|image from wikipedia.org|
1. raised reflectors on roads, used to denote center lines, fire hydrants and other important transportation markers
"the tired driver listed toward the middle of the road, only startled back to attention when his tires went over the bumperglint along the center line"
synonyms: cat's eyes, road reflectors, road turtles
This word is made up! My husband checked out a book once of words that really should be 'real' words you can find in the dictionary, but for whatever reason aren't. But ever since he told me about the word bumperglint, it has been a ready part of my vocabulary. It's almost onomatopoetic, which I guess is why it stuck for me. So there you go, a new word for your vocabulary! Let's make it real.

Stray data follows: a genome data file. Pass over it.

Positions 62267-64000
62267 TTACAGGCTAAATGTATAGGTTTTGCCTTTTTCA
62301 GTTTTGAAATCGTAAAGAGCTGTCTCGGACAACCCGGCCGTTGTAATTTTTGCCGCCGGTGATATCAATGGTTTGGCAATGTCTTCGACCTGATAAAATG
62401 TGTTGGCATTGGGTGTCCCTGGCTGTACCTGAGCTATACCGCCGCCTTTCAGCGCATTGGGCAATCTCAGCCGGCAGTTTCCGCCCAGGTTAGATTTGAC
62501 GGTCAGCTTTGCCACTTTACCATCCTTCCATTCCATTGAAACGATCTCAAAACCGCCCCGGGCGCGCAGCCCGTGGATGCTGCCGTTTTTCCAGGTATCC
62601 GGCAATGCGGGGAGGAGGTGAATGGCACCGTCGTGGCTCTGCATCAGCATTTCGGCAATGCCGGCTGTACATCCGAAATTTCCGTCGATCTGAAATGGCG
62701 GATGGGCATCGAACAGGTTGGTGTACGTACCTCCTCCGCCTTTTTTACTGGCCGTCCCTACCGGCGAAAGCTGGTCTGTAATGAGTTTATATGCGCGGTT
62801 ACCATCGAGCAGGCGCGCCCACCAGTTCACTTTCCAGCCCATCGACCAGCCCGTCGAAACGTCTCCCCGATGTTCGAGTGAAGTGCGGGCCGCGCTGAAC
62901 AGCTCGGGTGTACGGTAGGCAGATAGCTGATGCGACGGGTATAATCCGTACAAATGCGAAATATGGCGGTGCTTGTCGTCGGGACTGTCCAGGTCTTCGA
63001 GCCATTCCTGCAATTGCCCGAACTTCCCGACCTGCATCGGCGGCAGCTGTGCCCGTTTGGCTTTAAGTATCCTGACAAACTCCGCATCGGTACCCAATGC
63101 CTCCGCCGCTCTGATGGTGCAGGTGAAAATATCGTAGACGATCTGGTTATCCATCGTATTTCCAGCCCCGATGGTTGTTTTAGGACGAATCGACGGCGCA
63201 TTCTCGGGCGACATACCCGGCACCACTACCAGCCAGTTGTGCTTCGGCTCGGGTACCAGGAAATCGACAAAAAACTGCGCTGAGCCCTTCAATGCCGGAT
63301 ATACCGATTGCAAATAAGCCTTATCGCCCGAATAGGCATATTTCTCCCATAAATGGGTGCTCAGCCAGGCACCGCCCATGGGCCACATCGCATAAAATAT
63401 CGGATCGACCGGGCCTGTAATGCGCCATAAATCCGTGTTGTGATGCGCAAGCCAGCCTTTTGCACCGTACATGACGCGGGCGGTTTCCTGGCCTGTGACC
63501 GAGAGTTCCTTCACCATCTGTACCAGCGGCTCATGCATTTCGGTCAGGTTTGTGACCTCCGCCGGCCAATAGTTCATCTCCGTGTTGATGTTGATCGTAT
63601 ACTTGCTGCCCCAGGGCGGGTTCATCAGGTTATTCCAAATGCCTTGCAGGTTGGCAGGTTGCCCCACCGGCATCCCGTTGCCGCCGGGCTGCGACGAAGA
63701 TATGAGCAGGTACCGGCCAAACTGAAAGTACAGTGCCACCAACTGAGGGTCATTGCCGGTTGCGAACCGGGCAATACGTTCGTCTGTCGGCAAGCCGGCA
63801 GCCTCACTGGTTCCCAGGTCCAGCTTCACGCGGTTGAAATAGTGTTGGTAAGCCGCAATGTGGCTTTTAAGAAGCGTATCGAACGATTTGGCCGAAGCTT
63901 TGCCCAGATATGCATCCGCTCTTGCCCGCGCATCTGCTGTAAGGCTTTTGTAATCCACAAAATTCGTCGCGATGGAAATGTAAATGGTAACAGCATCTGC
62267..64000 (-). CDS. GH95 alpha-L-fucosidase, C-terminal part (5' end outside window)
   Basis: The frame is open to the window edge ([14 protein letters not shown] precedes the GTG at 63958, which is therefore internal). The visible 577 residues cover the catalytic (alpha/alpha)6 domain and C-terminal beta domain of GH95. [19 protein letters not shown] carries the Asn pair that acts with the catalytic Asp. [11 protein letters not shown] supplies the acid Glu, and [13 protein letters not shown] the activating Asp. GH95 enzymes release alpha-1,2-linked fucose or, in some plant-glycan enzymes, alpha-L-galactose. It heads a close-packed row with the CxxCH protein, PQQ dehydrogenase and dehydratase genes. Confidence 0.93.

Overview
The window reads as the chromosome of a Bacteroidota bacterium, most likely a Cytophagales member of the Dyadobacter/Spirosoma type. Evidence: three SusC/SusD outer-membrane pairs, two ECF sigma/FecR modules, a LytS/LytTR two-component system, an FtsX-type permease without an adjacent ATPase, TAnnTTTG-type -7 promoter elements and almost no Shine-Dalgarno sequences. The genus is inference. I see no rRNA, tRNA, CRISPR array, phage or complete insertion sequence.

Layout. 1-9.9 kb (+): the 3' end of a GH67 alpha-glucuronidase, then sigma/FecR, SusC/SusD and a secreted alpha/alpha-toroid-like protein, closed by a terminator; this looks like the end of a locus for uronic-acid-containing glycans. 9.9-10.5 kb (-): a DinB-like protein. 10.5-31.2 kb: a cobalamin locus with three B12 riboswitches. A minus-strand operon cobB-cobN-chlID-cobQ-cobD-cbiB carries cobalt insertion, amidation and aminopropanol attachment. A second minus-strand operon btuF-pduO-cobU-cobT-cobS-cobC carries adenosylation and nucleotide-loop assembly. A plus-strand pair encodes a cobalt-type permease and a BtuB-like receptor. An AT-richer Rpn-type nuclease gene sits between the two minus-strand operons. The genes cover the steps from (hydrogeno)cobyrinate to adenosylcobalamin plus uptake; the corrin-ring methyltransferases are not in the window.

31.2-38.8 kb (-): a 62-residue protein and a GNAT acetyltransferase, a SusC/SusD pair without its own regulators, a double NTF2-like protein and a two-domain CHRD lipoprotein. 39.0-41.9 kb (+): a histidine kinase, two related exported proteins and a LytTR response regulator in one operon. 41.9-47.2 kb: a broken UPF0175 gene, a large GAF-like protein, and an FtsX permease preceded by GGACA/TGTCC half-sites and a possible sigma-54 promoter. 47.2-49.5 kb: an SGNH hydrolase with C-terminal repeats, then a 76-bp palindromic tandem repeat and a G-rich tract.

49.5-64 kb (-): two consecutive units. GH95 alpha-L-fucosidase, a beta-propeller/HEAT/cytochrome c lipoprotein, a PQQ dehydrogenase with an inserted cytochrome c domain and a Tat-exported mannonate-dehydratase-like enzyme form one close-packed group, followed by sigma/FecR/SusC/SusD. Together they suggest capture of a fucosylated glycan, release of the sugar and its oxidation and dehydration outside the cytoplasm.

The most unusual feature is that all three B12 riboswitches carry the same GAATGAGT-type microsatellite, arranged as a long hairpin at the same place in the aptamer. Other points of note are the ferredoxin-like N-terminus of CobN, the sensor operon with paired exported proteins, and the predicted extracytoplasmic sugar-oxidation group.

So far as IWSG is concerned, I just wanted to take a brief moment to reflect on 'made-up' words. They are tricky, aren't they? We can want to create our own. I mean, we are authors, so we're very creative. We should be able to make our own words, right? But that can be dangerous. Not all of us are as brilliant and able to create entire languages as Tolkien. But at the same time it can make our writing more compact and engaging, if done right. I find that I am terrified to coin my own. Even if there's something that seems like it could be more simple, I am apt to use 'normal' words (lots of them if I have to!) rather than make up my own word for something. This, I think, can be problematic when world-building. If that animal or object is going to play a major part in the book, why not name it? I think I am afraid of coming up with things that sound Seuss'ish.
What about you? Have you read any books that use made up words to good effect? What about books that were terrible this way?